- Third-degree felony $10,000 fine and up to 10 years in prison
- Second-degree felony $10,000 fine and up to 20 years in prison
- First-degree felony $10,000 fine and up to 99 years (or life) in prison
If you had a weapon in your possession during the commission of another type of crime, you may face aggravated charges — even if you did not use the weapon or threaten to use it. In that case, you may also face federal weapon offenses, in addition to those filed by the State of Texas.
What kinds of weapon offenses are common in Plano?
In 2016, the Texas license to carry a handgun laws underwent a major modification. Because these changes were not particularly well promoted — and confusing —many people were unaware of what the changes to the handgun licensing program meant.
Open carry laws became laxer; however, that does not mean that individuals cannot simply carry wherever they please. However, these laws are complex and many do not understand exactly where they can open carry and where they cannot.
Another common violation involves the legality of campus carry, and the carrying of a concealed weapon in a restricted location.
Possession by convicted felon charges are also common. Individuals who have a felony conviction in the last five years, those who have prior convictions for domestic or family violence, and those people with an active restraining order in place cannot legally possess a weapon in most cases.
Because the statutes are convoluted, and because many weapon offenses could be preventable with the presence of legally mandated signage in restricted areas, a weapon offense lawyer may be able to assist you if you believe your charges are invalid.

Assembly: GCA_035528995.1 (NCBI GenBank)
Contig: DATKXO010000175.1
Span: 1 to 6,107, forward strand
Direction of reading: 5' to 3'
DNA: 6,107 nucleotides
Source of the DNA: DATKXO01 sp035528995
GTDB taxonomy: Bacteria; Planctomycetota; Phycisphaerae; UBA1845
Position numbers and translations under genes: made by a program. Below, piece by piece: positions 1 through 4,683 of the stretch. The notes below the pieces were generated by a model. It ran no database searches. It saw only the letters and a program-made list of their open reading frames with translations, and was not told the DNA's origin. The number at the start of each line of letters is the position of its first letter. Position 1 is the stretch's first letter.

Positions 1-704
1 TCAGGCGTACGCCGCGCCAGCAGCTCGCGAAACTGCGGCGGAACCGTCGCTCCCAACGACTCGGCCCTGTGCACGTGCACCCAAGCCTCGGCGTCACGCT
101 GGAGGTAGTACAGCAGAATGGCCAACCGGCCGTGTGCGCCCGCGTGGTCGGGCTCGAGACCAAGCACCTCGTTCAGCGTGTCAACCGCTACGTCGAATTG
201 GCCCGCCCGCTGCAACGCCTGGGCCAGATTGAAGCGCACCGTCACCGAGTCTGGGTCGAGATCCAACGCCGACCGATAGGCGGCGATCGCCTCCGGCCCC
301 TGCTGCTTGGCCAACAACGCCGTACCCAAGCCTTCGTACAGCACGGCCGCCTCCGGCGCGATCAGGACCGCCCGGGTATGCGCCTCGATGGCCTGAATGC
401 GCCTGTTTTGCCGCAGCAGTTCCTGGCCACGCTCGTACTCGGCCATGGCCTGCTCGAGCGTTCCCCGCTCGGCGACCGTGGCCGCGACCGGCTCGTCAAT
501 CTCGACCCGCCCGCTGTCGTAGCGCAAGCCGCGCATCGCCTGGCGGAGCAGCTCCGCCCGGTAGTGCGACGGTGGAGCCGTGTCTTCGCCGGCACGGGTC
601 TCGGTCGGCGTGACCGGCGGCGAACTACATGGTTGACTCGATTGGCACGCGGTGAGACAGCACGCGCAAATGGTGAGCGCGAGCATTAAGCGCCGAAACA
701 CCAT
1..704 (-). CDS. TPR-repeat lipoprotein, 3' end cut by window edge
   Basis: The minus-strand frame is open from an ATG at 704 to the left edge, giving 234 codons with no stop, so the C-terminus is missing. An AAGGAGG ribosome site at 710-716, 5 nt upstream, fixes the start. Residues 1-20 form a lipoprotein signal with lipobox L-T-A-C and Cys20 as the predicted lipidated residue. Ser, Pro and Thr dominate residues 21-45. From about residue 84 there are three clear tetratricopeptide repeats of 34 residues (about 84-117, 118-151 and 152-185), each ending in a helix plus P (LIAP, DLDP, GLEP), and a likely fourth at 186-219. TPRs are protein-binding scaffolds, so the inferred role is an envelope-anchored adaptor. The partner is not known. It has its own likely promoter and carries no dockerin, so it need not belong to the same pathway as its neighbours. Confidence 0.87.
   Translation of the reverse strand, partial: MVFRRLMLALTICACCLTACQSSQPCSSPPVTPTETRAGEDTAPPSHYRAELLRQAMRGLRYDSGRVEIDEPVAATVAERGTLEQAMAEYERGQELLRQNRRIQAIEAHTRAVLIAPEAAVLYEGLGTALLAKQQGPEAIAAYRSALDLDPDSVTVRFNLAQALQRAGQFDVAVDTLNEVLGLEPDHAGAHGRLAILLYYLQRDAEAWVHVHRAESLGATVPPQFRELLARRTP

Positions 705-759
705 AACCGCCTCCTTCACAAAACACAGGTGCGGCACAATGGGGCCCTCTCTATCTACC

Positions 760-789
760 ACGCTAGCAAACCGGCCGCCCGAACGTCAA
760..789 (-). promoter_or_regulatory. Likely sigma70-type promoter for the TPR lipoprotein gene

How can a Plano weapon offense lawyer help you?
Having an attorney is the most effective way to ensure that you are afforded all the legal rights to which you are entitled. You lawyer can provide assistance and counsel, ensuring you understand the charges pending against you and the potential penalties associated with conviction.
Most important for your future, a Texas weapon offense attorney understands the intricacies of both the Texas and federal gun and weapons laws. Using this knowledge, your lawyer can comb though the evidence, including police reports, witness statements, and ballistics reports, to find weaknesses in the prosecution’s case against you.
Armed with this evidence, your weapon offense lawyer can negotiate with the prosecutor to potentially have your charges dismissed or reduced. And, if you engage the services of an attorney early enough in the investigation, these negotiations may help you avoid weapons charges.
If you have prior convictions — especially for a weapon offense — it is even more important to have a lawyer. Otherwise, upon conviction, you may find yourself serving the maximum prison sentence.
Here at the Law Offices of Randall B. Isenberg, we offer a free case review and consultation for potential clients who face Texas weapon or firearm offense charges.
And Randall’s experience as a judge, prosecutor, and defense attorney ensures that he has intimate knowledge of Texas gun laws and all potential defenses in your case. Contact us today to schedule your complimentary case review with us: 214-696-9253.